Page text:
But the XO also needs help. Though Negroponte promises he'll meet the $100 mark by the end of 2008, today each XO costs about $140, even with subsidized parts. AMD, for instance, offer its processors and Chi Lin Technology supplies screens at prices below what they charge for-profit companies. So OLPC is dependent on the kindness of wealthy partners, and does not get great reviews for performance—at least from rivals in the for-profit business. Microsoft's Bill Gates has disparaged the machine as an underpowered and obsolete PC, and Intel executives call it a "100-dollar gadget."
Novatium's approach has been to completely redesign the computer, slashing costs while keeping the form and functions typical of a top-end PC. Once it's set up, it doesn't look all that different from a conventional PC—the basic box plus a keyboard and monitor. It installs and operates as simply as a television—you plug it in and switch it on. And the money doesn't come from government budgets or philanthropic largesse, but from Jain's profit-oriented business model. "We do want to serve people, but we want to be profitable first," says Novatium CEO Alok Singh, who was hired for his experience bringing new products to market at Cummins Auto Services Ltd.
Negroponte is critical of Novatium's approach. For one thing, he argues that reliable networks aren't available in the rural areas where his target users live. He's adamant that the XO's approach, in which software resides on the PC, is better suited to India's needs. "The [Novatium] thin-client approach is not suited for the poor or developing [countries], because it leads to a metering economic model and presumes a stable, omnipresent, broadband network," he said in an e-mail. It's "a bit like buses versus bicycles. I would recommend the bicycle for daily use."
The Novatium team makes no apologies. It is not targeting the deeply poor rural farmers that Negroponte sees as his market. It is looking first to make money on the urban middle class, where many people are too poor to buy PCs but have ready access to cable and telecommunications networks. Taking inspiration from University of Michigan management expert C. K. Prahalad, author of "The Fortune at the Bottom of the Pyramid: Eradicating Poverty Through Profits," Jain says that in India's PC market there are 10 million relatively wealthy Indians at the "top of the pyramid" who buy computers just like consumers in developed countries. There are an additional 30 million urban Indians at the "middle of the pyramid" and 100 million very poor Indians at the "bottom of the pyramid." "What we are saying is how can you dramatically bring down the entry levels for computing in this country and make it accessible to the middle of the pyramid?" he says. "This is the sweet spot."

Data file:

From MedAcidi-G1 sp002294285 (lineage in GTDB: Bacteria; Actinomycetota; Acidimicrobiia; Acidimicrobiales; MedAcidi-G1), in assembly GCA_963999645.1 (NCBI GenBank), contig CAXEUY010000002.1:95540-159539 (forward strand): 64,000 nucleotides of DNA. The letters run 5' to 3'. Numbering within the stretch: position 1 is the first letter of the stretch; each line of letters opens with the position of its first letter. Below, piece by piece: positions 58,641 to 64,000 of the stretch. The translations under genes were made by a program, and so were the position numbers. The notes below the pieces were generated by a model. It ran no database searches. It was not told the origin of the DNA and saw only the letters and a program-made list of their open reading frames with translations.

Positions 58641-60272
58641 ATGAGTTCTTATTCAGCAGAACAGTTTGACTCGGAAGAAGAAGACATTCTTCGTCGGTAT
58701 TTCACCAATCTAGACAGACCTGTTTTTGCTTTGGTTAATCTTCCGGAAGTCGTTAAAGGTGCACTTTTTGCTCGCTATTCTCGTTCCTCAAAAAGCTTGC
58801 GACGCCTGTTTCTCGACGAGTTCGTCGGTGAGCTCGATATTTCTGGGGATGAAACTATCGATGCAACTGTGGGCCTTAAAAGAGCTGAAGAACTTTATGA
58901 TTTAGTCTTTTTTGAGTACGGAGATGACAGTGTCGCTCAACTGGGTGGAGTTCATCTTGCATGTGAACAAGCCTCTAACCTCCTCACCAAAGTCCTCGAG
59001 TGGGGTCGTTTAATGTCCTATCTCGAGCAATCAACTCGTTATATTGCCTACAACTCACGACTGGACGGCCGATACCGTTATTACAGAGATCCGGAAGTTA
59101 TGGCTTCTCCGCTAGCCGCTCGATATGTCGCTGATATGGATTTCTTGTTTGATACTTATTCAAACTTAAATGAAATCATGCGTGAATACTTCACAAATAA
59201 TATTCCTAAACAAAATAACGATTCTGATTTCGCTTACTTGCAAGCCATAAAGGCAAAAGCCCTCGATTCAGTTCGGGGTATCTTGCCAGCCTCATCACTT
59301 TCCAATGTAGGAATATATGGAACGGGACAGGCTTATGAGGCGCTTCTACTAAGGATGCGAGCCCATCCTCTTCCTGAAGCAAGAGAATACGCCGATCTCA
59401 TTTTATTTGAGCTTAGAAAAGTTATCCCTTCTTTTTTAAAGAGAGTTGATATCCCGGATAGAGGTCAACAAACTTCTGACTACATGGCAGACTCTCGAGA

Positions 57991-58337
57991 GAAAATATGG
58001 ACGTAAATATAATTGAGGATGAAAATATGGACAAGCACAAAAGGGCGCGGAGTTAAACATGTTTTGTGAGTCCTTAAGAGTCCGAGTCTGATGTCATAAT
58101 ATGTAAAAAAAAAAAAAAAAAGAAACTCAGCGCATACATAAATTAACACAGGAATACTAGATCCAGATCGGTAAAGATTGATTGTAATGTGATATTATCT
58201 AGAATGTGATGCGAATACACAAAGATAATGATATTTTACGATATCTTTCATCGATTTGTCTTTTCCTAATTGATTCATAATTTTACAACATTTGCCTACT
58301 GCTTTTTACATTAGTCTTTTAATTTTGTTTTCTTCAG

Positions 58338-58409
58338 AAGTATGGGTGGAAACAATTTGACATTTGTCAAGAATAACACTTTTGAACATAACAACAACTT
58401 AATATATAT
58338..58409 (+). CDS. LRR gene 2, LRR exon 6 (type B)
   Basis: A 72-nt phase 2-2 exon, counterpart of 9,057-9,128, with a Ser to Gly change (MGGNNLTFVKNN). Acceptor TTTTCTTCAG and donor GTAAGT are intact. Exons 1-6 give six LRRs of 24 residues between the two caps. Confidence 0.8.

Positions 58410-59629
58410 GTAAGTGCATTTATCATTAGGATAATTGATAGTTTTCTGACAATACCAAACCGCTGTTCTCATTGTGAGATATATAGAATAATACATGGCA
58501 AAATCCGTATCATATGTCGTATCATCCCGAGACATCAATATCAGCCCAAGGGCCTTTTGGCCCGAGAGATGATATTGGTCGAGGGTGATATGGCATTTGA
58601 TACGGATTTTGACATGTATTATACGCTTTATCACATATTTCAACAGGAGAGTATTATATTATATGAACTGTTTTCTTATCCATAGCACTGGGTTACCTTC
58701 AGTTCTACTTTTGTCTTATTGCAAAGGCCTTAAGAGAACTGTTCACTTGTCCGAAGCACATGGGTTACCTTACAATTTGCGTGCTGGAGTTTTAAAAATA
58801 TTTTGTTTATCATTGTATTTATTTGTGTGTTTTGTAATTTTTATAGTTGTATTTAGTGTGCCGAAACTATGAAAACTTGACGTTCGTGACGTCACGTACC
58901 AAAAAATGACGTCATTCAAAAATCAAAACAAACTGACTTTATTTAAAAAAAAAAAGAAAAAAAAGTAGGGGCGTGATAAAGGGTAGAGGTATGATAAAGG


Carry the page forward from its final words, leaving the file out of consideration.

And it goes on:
Novatium, of course, has a long way to go. It needs to build a network along the lines of those run by India's mobile and Internet service providers. For that, the company will need to partner with telecom or cable companies that are pushing broadband Internet access. (It is working to line up a contract with a few small cable companies, which if successful could lead to deals with larger broadband firms like Airtel, Hathway, Sify, Tata Indicom and state-owned BSNL and MTNL.) Success will bring competition from Western firms such as San Jose, Calif. -based Wyse, which already sells some network PCs to India's IT firms. But Wyse and the others aren't yet interested in the home market. And Novatium has licensed its technology to Sun Microsystems for the enterprise and education markets so Novatium can focus on selling to home users. Jain is hoping that that head start plus a rich offering of features—such as streaming video, video-on-demand and voice-over-IP, which other low-cost thin-client PCs don't offer—will give Novatium an edge for at least a few years.
Down the road, Jain envisions his device transforming the computing landscape. "It's taken a quarter century for computer makers worldwide to get to 700 million users," he says. "The utility and network computing model can double that number in the next five years. That means there's a huge opportunity for the likes of Dell, HP, Lenovo, Intel, Microsoft and so on, and the entire existing computer value chain. But they'll have to reinvent their businesses. They have to look at an entirely different model." And they'll have to look to India.
With Jessica Bennett in New York